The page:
Tweed mayor Barry Longland has defended a decision not to poll voters at September’s local-government election to test their support for a ban on coal-seam gas exploration and mining in the shire as a waste of time and money.
Greens Cr Katie Milne had moved at the last council meeting for the Tweed to follow Lismore City Council’s recent lead by conducting such a poll to send a message to the state government, saying it was an ‘important tool to educate voters’ on the issue.
Cr Milne said even if the poll cost $40,000 as the Lismore poll was estimated to cost, it would be the ‘best investment the council made in terms of community consultation’.
But mayor Barry Longland, backed by a majority of councillors, shot the plan down saying Tweed council had already voted for a moratorium on CSG and it was wasteful to hold the poll just to ‘find out something we already know’.
Cr Longland said the Lismore area had more gas ‘possibilites’ and did not have the ‘environmental assets’ the Tweed had.
He said ‘it might be cute’ to take Lismore’s lead, but there were differences between the two shires, including the fact that councillors in Lismore were dividied on the issue.
Cr Milne said the state government won’t support local communities in trying to protect their land and water from CSG exploration and mining and most of Tweed faced the possibility of CSG exploration and mining ‘so all we have left is the power of the people’.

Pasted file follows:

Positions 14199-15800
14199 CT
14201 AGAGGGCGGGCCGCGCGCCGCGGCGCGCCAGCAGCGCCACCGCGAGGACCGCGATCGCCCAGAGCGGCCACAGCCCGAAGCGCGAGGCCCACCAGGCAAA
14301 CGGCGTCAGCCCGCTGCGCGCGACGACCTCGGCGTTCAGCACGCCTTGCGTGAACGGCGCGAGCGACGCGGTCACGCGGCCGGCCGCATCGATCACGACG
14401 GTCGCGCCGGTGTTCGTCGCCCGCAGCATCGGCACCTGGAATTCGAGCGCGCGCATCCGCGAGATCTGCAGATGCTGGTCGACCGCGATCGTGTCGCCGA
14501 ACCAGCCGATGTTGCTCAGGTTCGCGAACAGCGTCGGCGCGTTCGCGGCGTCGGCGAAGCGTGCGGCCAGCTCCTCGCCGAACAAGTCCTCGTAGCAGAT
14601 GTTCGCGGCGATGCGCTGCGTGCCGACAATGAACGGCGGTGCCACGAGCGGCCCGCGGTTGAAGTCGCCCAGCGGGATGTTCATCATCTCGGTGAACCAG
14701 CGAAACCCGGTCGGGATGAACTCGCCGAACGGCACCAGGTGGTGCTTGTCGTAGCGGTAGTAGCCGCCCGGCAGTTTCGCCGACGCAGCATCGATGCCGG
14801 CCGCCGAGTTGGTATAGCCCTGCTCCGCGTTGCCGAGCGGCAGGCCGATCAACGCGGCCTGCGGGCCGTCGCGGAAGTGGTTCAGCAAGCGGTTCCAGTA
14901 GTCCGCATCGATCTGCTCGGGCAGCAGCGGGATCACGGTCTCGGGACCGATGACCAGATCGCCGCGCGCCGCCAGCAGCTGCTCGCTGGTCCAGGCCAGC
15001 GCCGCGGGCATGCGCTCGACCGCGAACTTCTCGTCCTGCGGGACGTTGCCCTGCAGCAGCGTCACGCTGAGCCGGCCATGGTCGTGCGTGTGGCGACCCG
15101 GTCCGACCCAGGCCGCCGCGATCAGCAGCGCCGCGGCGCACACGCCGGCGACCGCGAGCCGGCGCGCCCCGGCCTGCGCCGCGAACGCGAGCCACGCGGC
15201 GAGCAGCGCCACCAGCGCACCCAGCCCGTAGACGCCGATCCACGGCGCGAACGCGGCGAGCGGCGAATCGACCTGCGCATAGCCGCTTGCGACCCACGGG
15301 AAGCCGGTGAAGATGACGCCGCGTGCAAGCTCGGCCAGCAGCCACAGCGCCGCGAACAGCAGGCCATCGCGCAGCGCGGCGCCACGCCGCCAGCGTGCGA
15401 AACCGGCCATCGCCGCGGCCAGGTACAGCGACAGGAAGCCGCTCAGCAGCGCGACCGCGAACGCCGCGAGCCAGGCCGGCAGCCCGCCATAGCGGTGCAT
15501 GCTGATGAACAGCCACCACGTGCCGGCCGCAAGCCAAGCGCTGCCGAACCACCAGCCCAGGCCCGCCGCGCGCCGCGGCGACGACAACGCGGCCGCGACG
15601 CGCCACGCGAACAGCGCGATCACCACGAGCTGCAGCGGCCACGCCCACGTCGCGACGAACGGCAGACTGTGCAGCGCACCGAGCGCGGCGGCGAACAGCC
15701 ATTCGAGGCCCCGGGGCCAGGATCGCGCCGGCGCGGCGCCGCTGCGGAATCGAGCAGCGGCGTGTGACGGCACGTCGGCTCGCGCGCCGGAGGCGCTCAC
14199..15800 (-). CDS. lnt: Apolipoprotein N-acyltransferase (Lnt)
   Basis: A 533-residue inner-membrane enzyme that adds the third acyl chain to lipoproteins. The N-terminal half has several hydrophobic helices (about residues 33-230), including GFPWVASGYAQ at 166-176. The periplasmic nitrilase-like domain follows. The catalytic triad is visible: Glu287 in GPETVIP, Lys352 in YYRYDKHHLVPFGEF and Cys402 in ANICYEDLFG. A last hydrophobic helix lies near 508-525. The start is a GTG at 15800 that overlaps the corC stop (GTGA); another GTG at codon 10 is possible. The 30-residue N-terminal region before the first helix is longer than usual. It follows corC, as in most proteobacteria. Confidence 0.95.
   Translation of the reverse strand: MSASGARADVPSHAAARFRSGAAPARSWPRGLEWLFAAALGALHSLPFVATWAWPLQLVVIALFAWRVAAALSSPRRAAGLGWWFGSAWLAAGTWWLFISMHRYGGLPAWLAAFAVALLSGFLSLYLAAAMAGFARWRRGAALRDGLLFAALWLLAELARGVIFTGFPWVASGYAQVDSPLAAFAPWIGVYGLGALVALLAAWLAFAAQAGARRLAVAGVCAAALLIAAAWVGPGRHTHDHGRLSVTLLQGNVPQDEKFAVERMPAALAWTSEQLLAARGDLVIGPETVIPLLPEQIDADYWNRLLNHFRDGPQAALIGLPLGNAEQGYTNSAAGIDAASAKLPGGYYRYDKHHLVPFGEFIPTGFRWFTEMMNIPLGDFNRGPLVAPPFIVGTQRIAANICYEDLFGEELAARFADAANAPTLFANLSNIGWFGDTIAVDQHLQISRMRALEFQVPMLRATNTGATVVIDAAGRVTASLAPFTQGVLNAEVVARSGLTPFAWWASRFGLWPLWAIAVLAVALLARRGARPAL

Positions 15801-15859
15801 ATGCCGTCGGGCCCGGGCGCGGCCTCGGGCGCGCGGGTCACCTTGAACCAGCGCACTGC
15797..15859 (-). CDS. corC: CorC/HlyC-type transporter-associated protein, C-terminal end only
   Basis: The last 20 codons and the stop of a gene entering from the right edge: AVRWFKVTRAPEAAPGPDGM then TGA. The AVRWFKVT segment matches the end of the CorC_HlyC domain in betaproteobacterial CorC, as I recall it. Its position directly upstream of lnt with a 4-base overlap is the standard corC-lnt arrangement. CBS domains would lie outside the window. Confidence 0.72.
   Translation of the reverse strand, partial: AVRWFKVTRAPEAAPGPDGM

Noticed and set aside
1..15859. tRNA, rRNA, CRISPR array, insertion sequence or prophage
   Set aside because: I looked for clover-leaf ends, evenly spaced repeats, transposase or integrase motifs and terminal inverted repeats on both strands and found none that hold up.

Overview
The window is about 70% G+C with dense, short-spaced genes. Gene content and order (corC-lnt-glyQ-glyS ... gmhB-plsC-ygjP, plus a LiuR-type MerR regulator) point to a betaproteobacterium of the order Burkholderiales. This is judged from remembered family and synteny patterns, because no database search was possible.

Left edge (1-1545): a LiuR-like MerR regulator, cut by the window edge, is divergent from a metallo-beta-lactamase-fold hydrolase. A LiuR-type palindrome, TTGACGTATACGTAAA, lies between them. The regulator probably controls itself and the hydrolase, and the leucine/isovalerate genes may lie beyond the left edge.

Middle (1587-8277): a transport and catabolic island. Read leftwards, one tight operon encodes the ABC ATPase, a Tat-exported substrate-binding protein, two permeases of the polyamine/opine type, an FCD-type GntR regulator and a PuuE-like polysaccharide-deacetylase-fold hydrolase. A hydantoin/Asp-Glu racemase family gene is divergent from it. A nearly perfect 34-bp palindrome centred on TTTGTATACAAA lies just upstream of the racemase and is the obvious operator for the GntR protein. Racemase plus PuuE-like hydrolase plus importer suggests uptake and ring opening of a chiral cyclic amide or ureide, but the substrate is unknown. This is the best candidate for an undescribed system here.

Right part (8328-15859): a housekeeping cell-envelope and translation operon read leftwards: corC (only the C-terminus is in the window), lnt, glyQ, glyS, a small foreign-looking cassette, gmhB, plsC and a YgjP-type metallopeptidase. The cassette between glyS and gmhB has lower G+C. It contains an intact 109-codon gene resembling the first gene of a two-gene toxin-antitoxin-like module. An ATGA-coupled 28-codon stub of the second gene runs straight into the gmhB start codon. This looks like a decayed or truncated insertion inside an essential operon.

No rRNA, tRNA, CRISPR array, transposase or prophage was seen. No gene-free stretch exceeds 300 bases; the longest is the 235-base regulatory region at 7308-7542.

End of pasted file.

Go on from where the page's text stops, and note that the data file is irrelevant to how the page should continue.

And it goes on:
Cr Warren Polglase said polls were ‘not a true indicator of what people think’ and the Tweed poll could cost double that of Lismore’s because of a bigger population.
‘I’m dead against coal-seam gas and always have been because of agriculture but a poll won’t give us the outcome we’re looking for,’ Cr Polglase said.
He said $40,000 ‘could fill a few potholes’.
Cr Joan van Lieshout said the state government would determine whether mining went ahead ‘regardless of us’, so a poll would not help the shire’s case.
Only Cr Kevin Skinner backed Cr Milne’s move.
Meanwhile, a mass rally and ‘Rock the Gate’ concert on Saturday, May 12, at Riverside Park, Lismore, is expected to draw thousands of people from throughout the region, including the Tweed, with more than 20 regional anti-CSG organisations represented.